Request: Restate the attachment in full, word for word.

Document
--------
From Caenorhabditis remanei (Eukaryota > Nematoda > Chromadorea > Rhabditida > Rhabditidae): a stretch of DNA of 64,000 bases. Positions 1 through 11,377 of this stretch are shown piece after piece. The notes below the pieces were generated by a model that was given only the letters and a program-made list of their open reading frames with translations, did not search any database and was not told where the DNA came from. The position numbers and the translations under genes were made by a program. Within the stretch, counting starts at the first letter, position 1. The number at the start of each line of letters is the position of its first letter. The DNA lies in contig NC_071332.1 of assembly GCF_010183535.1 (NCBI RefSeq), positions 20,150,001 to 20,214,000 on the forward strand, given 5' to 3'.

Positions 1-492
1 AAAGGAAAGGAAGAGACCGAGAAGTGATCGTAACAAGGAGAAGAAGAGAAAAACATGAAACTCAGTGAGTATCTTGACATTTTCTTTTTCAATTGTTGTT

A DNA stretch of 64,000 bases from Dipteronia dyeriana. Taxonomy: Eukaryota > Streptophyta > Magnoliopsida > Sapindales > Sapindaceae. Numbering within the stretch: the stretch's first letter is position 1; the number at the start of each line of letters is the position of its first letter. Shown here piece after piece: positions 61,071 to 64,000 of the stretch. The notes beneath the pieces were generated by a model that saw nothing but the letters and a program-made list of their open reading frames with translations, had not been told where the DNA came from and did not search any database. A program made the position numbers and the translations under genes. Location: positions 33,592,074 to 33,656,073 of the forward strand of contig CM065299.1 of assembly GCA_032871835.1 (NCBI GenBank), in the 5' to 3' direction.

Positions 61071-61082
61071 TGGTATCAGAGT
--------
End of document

From Caenorhabditis remanei (Eukaryota > Nematoda > Chromadorea > Rhabditida > Rhabditidae): a stretch of DNA of 64,000 bases. Positions 1 through 11,377 of this stretch are shown piece after piece. The notes below the pieces were generated by a model that was given only the letters and a program-made list of their open reading frames with translations, did not search any database and was not told where the DNA came from. The position numbers and the translations under genes were made by a program. Within the stretch, counting starts at the first letter, position 1. The number at the start of each line of letters is the position of its first letter. The DNA lies in contig NC_071332.1 of assembly GCF_010183535.1 (NCBI RefSeq), positions 20,150,001 to 20,214,000 on the forward strand, given 5' to 3'.

Positions 1-492
1 AAAGGAAAGGAAGAGACCGAGAAGTGATCGTAACAAGGAGAAGAAGAGAAAAACATGAAACTCAGTGAGTATCTTGACATTTTCTTTTTCAATTGTTGTT

A DNA stretch of 64,000 bases from Dipteronia dyeriana. Taxonomy: Eukaryota > Streptophyta > Magnoliopsida > Sapindales > Sapindaceae. Numbering within the stretch: the stretch's first letter is position 1; the number at the start of each line of letters is the position of its first letter. Shown here piece after piece: positions 61,071 to 64,000 of the stretch. The notes beneath the pieces were generated by a model that saw nothing but the letters and a program-made list of their open reading frames with translations, had not been told where the DNA came from and did not search any database. A program made the position numbers and the translations under genes. Location: positions 33,592,074 to 33,656,073 of the forward strand of contig CM065299.1 of assembly GCA_032871835.1 (NCBI GenBank), in the 5' to 3' direction.

Positions 61071-61082
61071 TGGTATCAGAGT